An ambition gap and a lack of sponsorship contribute to women’s struggles in advancement
Late in August, the Wall Street Journal reported on a months-long internal investigation conducted by Wells Fargo. The issue: alleged gender bias, which was most recently reported by female executives frustrated over qualified women being turned down for top wealth-management roles that were given to male applicants.
“Once an investigation is complete, we are committed to taking any appropriate action,” Kathleen Leary, a Wells Fargo spokeswoman, said in an email.
The firm may very well have a blind eye turned to leadership diversity, as only 12 out of its 45 regional managing directors are women. But if indeed there is a tilt toward male executive representation, it may reflect an uneven playing field across the industry.
According to a new report from the consulting firm McKinsey, more than 90% of financial firms — representing the banking and consumer finance, asset management and wholesale banking, and insurance industries — declare a commitment to gender diversity. But while men and women make up roughly equal portions of entry-level staff, female representation declines to only 19% in the C-suite.
McKinsey discounted attrition as a cause of the phenomenon, noting that female attrition at the company level is equal to or lower than that among males for every role — except for the most senior positions. “[A]s they advance through their careers, women steadily lose ground to their male peers at every stage.”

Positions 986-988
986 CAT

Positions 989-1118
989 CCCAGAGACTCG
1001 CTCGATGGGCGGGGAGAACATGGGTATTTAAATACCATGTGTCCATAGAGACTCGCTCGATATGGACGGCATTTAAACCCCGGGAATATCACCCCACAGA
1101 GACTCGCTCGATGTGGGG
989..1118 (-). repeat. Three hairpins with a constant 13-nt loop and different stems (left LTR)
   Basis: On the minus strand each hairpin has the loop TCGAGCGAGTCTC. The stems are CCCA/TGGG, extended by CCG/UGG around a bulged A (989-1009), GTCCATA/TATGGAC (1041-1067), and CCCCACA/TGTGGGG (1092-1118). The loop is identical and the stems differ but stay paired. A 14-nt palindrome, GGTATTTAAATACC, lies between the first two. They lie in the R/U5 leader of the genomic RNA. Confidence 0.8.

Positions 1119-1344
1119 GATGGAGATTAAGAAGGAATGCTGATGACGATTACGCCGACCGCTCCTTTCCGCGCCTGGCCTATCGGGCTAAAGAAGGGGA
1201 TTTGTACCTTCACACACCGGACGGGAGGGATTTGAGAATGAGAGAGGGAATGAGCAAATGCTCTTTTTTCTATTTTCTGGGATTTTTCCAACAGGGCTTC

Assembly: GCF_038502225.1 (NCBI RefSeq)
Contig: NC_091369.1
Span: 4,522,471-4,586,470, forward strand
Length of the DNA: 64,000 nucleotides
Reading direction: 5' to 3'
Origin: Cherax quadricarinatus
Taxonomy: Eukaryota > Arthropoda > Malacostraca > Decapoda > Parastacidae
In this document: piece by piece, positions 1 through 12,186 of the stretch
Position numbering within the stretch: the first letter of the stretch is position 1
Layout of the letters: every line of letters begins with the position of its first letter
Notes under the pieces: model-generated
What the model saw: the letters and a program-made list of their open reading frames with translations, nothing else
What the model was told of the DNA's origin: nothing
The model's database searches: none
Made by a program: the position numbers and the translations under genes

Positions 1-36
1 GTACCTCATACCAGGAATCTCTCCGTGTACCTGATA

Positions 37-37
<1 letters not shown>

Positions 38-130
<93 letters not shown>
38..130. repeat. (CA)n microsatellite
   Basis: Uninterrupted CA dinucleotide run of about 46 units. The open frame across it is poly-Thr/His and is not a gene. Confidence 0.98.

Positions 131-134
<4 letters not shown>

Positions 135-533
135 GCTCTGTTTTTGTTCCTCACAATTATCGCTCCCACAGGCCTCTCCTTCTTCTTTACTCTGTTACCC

Surveying leading female financial-services executives, the firm found that many women early in their careers do not aspire to top positions. Among female entry-level professionals, only 26% strive toward a top executive position, compared to 40% of their male peers. Those who are not excited to snag top-level positions cite concerns such as maintaining family-work balance (40%), a perceived pressure related to top jobs (36%), and too much politics (34%).
Another hurdle to advancement comes from lack of support and sponsorship. While previous research from McKinsey showed that women who are mentored on career advancement are more likely to get promoted, earlier-tenure women receive less encouragement and support from managers and senior leaders compared to their male peers. They are also less likely to get managerial advice on opportunities, and less frequently get guidance on advancement or navigating organizational politics.
A possible complicating factor, suggests the research, is that entry-level women tend to focus on performance, rather than cultivating a strong network of advocates and supporters, as the strongest driver of advancement.
The women who advanced successfully to the upper levels of management navigated the challenges by finding sponsorships, taking risks early in their careers, and knowing and communicating their value. Still, the ambition gap persists even among such success stories, as does the challenge of balancing work with family responsibilities — something that their male colleagues seem to worry less about.
“Nearly half of senior-level women say that they continue to shoulder most household responsibilities, while just 13% of their male peers say the same,” noted McKinsey.